Clinical phenotypes and long-term prognosis in white patients with biopsy-verified hypertensive nephrosclerosis
Journal article, Peer reviewed
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Original versionKidney International Reports. 2020, 5(3), 339-347 10.1016/j.ekir.2019.12.010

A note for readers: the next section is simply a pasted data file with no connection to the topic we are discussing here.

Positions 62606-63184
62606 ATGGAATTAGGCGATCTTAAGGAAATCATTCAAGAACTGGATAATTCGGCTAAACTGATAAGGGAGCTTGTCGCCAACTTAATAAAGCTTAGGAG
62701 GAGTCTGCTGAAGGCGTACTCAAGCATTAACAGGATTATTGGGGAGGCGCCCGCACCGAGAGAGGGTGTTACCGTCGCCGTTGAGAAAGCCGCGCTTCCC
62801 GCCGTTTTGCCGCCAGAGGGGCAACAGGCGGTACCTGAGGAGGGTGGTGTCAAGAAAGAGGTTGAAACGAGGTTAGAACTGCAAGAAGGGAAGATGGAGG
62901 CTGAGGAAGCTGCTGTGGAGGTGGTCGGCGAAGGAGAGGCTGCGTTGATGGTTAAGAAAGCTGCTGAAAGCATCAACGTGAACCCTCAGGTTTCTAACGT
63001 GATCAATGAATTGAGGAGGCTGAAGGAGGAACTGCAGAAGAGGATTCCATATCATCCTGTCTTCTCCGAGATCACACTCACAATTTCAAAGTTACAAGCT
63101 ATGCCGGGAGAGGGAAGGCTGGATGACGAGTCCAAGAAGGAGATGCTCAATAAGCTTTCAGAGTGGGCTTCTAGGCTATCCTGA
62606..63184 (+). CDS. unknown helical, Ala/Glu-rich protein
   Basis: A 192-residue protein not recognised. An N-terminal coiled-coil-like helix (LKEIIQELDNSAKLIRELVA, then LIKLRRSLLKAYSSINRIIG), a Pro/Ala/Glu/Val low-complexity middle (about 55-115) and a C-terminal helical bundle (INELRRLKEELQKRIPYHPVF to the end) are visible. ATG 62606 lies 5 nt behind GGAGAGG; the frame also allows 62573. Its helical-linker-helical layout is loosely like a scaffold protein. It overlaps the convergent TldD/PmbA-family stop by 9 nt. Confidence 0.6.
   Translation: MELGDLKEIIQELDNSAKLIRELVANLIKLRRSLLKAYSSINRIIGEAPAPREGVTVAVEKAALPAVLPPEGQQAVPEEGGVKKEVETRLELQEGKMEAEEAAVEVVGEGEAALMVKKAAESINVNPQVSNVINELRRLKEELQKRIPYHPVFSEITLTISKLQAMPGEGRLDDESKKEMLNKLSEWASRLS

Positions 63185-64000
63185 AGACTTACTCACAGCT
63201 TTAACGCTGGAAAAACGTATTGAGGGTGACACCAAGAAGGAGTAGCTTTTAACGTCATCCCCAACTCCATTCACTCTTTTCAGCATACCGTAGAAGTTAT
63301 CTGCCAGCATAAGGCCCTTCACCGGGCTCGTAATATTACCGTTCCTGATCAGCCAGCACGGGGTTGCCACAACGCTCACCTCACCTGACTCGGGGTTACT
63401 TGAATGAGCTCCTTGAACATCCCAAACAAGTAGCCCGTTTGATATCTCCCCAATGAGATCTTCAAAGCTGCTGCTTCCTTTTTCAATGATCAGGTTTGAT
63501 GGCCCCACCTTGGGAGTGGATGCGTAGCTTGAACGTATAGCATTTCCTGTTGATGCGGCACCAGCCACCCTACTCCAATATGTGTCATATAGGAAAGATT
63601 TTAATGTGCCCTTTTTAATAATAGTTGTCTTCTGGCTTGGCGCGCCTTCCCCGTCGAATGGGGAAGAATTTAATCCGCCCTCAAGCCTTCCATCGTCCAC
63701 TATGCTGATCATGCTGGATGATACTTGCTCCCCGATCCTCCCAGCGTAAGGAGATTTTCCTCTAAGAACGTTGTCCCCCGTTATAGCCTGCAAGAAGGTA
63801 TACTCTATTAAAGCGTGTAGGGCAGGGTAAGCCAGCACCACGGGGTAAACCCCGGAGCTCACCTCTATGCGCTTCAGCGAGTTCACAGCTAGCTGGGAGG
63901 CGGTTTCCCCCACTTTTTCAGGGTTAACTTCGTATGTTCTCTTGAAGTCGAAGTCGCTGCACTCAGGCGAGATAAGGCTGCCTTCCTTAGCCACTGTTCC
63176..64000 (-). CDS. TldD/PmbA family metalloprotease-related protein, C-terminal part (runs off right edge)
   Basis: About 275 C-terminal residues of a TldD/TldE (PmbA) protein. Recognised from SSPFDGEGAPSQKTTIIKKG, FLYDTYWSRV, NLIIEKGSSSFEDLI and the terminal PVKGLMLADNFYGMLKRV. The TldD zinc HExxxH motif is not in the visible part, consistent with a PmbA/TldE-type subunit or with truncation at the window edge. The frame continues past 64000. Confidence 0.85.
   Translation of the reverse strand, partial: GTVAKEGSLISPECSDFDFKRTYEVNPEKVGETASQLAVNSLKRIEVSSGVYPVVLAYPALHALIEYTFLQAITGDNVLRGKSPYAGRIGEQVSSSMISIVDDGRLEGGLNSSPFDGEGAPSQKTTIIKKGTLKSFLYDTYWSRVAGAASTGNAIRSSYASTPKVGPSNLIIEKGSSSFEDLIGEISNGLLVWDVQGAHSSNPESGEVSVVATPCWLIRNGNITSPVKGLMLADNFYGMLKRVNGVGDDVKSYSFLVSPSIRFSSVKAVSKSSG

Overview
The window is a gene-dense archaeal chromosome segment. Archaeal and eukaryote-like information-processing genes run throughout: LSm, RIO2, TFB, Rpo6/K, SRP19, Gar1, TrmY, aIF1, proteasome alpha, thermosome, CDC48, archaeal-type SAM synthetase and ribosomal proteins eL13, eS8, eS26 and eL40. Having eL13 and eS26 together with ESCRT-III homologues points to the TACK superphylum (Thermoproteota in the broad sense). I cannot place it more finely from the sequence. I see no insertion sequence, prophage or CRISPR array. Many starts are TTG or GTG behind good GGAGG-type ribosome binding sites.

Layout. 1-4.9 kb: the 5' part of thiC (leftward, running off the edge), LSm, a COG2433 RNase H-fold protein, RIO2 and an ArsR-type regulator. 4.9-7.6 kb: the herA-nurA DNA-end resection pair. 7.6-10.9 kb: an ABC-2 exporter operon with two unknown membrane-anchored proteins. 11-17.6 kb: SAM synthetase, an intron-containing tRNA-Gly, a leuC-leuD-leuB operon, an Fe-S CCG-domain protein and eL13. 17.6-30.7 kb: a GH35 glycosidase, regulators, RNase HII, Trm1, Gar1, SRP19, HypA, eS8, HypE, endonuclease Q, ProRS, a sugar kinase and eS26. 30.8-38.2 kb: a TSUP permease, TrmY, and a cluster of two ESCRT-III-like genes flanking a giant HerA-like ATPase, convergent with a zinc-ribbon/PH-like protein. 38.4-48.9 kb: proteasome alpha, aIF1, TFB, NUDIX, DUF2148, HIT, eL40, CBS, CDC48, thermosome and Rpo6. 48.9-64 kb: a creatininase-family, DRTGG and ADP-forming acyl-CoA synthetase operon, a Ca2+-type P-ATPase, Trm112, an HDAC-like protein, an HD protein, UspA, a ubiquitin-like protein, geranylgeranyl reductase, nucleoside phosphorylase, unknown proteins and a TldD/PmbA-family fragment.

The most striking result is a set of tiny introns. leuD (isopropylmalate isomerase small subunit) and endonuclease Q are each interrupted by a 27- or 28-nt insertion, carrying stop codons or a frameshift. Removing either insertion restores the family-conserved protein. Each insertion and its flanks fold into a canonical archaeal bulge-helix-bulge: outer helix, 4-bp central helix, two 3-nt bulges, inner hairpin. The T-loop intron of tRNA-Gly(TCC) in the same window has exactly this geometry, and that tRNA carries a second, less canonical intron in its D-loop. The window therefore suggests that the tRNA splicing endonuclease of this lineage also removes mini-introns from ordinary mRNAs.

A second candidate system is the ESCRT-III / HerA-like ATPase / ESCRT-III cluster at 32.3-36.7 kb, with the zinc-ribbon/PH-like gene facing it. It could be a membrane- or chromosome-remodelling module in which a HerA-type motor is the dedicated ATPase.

Introduction Hypertensive nephrosclerosis is considered the second most common cause of end-stage renal disease (ESRD), but it is still an insufficiently studied and controversial disease entity. More information on the phenotype and prognosis is needed to improve clinical diagnostics and treatment. Methods We included all Norwegian patients with chronic kidney disease (CKD) referred for kidney biopsy between 1988 and 2012 whose clinical presentation was consistent with, but not primarily suspicious for, hypertensive nephrosclerosis (n = 4920); follow-up continued until 2013. Results A total of 918 patients (19%) had biopsy-verified hypertensive nephrosclerosis (i.e., arterionephrosclerosis). Their most common biopsy indications were proteinuria (57%), low estimated glomerular filtration rate (eGFR) (44%), hematuria (34%), or combinations of these indications. Multivariable logistic regression analysis revealed that arterionephrosclerosis was significantly associated with higher age, male sex, not having diabetes, higher blood pressure, lower proteinuria, and not having hematuria (P < 0.01 for all). Body mass index, cholesterol, high-density lipoprotein cholesterol, and eGFR were not significantly associated with arterionephrosclerosis (P > 0.05 for all). The most common biopsy-verified diagnoses in patients fulfilling the clinical criteria for hypertensive nephrosclerosis were arterionephrosclerosis (40%), glomerulonephritis (22%), and interstitial nephritis (14%), reflecting that the criteria had low sensitivity (0.17) and high specificity (0.94). ESRD and mortality risks did not differ in patients with arterionephrosclerosis compared to patients with glomerulonephritis, interstitial nephritis, or other relevant diagnoses (P > 0.1 for both), whereas patients with diabetic kidney disease had a 2-fold higher risk (P < 0.001 for both). Conclusion Arterionephrosclerosis is a high-risk disease, often with an atypical phenotype with proteinuria and hematuria contributing to low accuracy for current clinical criteria for hypertensive nephrosclerosis.